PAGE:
The renowned exorcist, Pauline Father Gabriele Amorth, has died at the age of 91. 
A priest of the diocese of Rome, Father Amorth was admitted to hospital a few weeks ago suffering from pulmonary complications, according to Italian media reports.
Born in Modena on May 1, 1925, Gabriele Amorth entered the Pauline congregation in Alba in 1947, five years after meeting its founder, Blessed Giacomo Alberione. Ordained in 1951, he was appointed exorcist of the diocese of Rome in 1985 by Cardinal Ugo Poletti.
Often sought out by media around the world for his views on exorcism and understanding the struggle against evil, Father Amorth once confirmed to the Register that he thought Hitler and Stalin were “certainly” possessed by the devil, but denied that that fact removed their own personal responsibility for their actions.
They followed “the promptings of the devil and they have done so willingly,” Father Amorth said in a 2006 interview. “Therefore they are guilty, completely responsible.”
When asked if there were any leaders today who could be similarly possessed, the exorcist said there are “many who listen to the temptations of Satan and follow him.” Because of that, he said, “the world goes bad.” Instead of leading others “towards peace and well-being, the world moves towards war and unease,” he said.
Last year, at a conference in Rome, he said “ISIS is Satan” in reference to the so-called Islamic State which has been brutally murdering Christians and other minorities in the Middle East in an effort to create a worldwide caliphate. Members of the terrorist group have since been trying to spread their atrocities to the West.
Father Amorth said at the time only two spiritual realms exist, “the Holy Spirit and the demonic spirit,” and that the demonic enters in “because evil is disguised in various ways: political, religious, cultural.” The demonic spirit has one source of inspiration: “the devil”, and as a Christian, he said he fights “the beast spiritually.” 
Christine Niles at Church Militant writes:
The Catholic priest controversially claimed Harry Potter books encourage children to believe in black magic and yoga is “evil” because it promotes Hinduism.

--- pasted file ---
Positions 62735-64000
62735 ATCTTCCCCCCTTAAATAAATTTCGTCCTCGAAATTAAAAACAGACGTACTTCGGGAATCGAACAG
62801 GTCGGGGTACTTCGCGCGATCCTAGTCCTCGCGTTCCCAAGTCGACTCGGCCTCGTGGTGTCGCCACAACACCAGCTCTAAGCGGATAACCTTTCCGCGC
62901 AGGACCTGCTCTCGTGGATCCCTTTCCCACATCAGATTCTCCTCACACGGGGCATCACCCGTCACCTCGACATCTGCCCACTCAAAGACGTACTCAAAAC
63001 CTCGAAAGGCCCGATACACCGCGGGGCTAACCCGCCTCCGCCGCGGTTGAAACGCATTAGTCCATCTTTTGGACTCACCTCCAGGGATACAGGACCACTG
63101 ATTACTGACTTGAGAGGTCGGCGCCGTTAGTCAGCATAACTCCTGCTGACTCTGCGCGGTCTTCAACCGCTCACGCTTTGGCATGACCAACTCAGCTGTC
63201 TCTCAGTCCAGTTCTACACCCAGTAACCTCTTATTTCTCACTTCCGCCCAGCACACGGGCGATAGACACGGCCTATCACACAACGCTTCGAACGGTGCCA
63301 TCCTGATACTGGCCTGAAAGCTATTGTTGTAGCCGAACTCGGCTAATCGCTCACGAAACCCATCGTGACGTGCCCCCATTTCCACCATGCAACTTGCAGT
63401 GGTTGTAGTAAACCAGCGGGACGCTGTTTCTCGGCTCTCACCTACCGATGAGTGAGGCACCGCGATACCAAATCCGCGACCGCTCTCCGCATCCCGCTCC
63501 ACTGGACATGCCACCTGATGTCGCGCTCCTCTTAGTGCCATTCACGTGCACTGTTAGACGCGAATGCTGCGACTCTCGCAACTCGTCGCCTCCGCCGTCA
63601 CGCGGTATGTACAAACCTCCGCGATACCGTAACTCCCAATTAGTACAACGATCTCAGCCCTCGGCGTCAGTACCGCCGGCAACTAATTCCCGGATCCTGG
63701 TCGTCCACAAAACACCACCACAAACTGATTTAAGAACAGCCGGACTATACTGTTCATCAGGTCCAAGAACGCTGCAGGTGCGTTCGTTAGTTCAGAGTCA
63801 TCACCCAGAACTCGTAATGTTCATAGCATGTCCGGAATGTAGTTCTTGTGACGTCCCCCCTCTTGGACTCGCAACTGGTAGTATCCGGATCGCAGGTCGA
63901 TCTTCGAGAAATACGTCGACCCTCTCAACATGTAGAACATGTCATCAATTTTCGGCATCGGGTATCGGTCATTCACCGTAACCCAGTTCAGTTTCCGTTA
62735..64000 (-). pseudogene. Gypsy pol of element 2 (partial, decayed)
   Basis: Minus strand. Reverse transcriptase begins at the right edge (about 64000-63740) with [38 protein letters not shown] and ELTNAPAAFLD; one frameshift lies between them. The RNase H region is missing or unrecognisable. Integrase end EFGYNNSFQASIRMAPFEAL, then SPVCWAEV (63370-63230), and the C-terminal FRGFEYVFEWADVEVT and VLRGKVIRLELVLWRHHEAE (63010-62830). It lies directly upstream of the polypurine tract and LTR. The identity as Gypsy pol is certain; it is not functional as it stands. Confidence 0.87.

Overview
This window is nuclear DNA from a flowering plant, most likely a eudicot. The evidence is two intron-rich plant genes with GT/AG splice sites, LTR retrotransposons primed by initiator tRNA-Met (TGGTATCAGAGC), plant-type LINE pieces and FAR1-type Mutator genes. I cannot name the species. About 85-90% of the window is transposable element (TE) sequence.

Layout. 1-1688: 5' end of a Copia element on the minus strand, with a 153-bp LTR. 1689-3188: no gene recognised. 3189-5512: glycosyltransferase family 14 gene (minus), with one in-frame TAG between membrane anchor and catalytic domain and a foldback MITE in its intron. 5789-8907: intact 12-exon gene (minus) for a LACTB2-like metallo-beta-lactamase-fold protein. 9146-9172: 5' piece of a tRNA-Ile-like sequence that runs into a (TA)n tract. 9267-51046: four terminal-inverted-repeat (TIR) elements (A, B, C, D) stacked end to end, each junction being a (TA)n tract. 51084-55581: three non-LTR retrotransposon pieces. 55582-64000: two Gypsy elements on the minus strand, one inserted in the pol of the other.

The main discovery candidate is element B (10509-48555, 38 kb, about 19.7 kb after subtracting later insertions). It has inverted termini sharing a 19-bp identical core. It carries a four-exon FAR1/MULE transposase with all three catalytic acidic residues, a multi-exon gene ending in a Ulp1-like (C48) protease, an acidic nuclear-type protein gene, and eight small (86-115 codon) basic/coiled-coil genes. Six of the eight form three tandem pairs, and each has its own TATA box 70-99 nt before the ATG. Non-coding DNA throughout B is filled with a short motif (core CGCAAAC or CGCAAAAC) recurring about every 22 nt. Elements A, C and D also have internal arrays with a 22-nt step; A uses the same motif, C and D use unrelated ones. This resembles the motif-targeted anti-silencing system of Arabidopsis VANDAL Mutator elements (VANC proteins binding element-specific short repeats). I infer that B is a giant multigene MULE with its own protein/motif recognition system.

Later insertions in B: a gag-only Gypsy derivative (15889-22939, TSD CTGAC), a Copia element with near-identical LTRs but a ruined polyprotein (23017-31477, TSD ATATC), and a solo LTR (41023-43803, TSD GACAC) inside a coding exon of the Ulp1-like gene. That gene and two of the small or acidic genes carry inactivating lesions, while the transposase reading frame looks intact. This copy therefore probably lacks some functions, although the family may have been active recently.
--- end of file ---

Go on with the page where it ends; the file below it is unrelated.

Father Amorth believed people possessed by Satan tend to vomit pieces of iron and shards of glass. He maintained both Hitler and Stalin were possessed by the Devil, but that fact didn’t excuse their abhorrent actions.
“For example, I am convinced that the Nazis were all possessed by the devil. If you think about what types like Stalin, Hitler did … certainly they were possessed by the devil,” he said. 
In October 2000, it was reported he (Amorth) had performed over 50,000 exorcisms (which ranged from “a few minutes” to “several hours” in length). In March 2010, he said that the number had increased to 70,000 . By May 2013 he said he had performed 160,000 exorcisms in the course of his ministry. Note that according to Father Amorth, each exorcism does not represent a victim of possession each, but rather each exorcism is counted as a prayer or ritual alone, and some possession victims required hundreds of exorcisms. Amorth believes that a person may be possessed by more than one demon at once, sometimes numbering in the thousands, which is what accounts for the high number of reputed demons exorcised.
Amorth has also been quoted as saying that the senior officials of the Nazi Party were actively involved with Satanism and that both Adolf Hitler and Joseph Stalin were possessed. When asked whether the devil can strike inside the Vatican City, Amorth stated, “He has tried already. He did it in 1981 by attacking John Paul II by working with those who armed Ali Agca”.
He attributes the number of exorcisms performed to his opinion that “People have lost the Faith, and superstition, magic, Satanism, or ouija boards have taken its place, which then open all the doors to the presence of demons.
 from The National Catholic Register in an article by Edward Pintin 9-16-2016, read more at NCR
from Church Militant in an article by Christine Miles, read more at Church Militant
 from Wikipedia